It wouldn’t replace the campaigning actions of people like Kevin, just echo his work. There’s nothing more powerful than personal testimony - but surely nothing more painful than the loss of a loved one in vain.
Exploitation of trafficked people must be tackled
Last week, police officers raided flats in Glasgow and Edinburgh as part of the fight against human trafficking across Scotland.
Ten women under the age of 25 were rescued after being brought to Scotland to face daily sexual exploitation.
One of those raids was at Lochview Court in Edinburgh, just a few minutes’ walk from my office in the Scottish Parliament.
This served as a stark reminder that human trafficking and exploitation can happen anywhere and impact on anyone. Often the headline cases relate to women trafficked into prostitution, however, many men are also trafficked for labour exploitation and even more alarmingly more than one quarter of the cases referred to police involve children.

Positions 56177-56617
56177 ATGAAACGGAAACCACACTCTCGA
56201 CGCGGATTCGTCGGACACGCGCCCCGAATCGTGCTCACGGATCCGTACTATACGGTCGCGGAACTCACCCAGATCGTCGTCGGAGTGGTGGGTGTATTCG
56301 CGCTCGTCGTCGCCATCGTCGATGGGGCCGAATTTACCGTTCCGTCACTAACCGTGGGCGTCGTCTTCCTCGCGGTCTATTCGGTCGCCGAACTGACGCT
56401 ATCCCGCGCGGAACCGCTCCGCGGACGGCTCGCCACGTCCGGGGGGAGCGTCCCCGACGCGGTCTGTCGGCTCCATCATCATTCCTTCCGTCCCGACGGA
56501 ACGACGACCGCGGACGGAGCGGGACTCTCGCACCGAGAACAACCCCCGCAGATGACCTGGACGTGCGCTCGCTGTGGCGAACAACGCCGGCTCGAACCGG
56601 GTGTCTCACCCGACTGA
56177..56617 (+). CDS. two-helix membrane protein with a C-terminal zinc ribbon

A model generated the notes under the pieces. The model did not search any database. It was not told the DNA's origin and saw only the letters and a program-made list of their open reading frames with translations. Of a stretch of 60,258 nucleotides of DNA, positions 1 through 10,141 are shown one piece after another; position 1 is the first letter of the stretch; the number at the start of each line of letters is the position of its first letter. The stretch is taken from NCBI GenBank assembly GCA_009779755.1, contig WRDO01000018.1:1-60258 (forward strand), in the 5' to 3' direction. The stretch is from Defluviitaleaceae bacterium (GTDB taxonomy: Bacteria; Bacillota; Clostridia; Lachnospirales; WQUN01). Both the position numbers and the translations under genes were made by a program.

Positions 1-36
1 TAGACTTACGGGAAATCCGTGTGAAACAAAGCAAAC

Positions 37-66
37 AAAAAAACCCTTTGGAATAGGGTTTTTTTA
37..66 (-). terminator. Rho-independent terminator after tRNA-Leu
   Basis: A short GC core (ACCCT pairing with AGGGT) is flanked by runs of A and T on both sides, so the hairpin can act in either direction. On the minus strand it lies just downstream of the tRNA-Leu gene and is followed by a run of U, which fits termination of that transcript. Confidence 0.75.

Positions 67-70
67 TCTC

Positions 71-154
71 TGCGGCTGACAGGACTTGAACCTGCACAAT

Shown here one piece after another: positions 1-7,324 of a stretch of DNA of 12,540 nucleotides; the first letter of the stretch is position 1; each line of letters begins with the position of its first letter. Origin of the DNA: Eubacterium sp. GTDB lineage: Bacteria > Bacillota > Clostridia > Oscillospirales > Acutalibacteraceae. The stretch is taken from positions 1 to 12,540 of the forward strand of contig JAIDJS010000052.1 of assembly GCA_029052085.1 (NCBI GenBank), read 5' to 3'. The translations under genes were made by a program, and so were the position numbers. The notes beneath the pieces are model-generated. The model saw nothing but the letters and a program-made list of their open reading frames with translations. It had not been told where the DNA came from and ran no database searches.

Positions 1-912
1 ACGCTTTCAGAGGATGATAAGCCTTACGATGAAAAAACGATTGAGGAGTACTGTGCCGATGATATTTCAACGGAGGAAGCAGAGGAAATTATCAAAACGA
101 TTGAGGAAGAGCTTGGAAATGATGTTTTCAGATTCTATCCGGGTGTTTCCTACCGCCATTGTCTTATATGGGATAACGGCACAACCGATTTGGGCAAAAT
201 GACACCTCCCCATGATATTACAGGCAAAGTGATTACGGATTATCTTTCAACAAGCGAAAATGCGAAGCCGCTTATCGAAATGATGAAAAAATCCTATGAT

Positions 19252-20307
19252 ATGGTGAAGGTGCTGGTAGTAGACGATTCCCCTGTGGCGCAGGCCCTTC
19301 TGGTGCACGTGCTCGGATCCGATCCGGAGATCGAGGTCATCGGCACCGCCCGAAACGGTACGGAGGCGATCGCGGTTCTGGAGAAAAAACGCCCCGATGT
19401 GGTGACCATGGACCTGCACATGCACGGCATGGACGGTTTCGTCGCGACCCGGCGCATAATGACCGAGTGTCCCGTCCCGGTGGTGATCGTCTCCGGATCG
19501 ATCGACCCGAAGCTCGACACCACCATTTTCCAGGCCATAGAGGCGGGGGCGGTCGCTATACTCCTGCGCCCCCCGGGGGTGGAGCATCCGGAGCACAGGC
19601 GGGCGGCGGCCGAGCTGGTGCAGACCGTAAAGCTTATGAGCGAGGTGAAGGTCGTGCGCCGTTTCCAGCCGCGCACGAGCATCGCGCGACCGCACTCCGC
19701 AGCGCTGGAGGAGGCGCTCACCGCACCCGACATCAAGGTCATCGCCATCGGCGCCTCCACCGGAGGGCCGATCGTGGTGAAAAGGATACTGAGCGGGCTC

In 2013, my MSP colleague Jenny Marra pushed forward proposals in the Scottish Parliament to introduce a Human Trafficking Bill with the aim of making it illegal to punish people forced to commit crime as a result of their trafficking. This led to Scottish Government legislation in 2014, with a commitment to tackling this issue across the country.
Last year, Scotland recorded 213 suspected human trafficking cases referred to the police, up 42 per cent on the previous year. This may be down to a greater awareness of the problem following the launch of the first national strategy on human trafficking, which highlighted a need for better victim support and disruption of perpetrators and the environments they thrive in.